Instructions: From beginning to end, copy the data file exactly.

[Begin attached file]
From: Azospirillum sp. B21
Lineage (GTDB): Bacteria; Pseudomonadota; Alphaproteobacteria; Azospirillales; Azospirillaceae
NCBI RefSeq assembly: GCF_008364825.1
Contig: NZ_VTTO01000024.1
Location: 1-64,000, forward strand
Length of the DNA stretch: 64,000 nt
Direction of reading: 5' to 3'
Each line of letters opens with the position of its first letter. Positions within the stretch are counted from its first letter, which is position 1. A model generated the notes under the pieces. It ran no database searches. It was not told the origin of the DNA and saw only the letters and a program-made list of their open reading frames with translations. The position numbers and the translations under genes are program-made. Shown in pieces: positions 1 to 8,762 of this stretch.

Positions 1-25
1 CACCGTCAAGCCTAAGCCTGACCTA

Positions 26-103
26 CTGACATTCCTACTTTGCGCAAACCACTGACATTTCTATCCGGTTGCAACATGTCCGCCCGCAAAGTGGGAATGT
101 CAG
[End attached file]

From: Azospirillum sp. B21
Lineage (GTDB): Bacteria; Pseudomonadota; Alphaproteobacteria; Azospirillales; Azospirillaceae
NCBI RefSeq assembly: GCF_008364825.1
Contig: NZ_VTTO01000024.1
Location: 1-64,000, forward strand
Length of the DNA stretch: 64,000 nt
Direction of reading: 5' to 3'
Each line of letters opens with the position of its first letter. Positions within the stretch are counted from its first letter, which is position 1. A model generated the notes under the pieces. It ran no database searches. It was not told the origin of the DNA and saw only the letters and a program-made list of their open reading frames with translations. The position numbers and the translations under genes are program-made. Shown in pieces: positions 1 to 8,762 of this stretch.

Positions 1-25
1 CACCGTCAAGCCTAAGCCTGACCTA

Positions 26-103
26 CTGACATTCCTACTTTGCGCAAACCACTGACATTTCTATCCGGTTGCAACATGTCCGCCCGCAAAGTGGGAATGT
101 CAG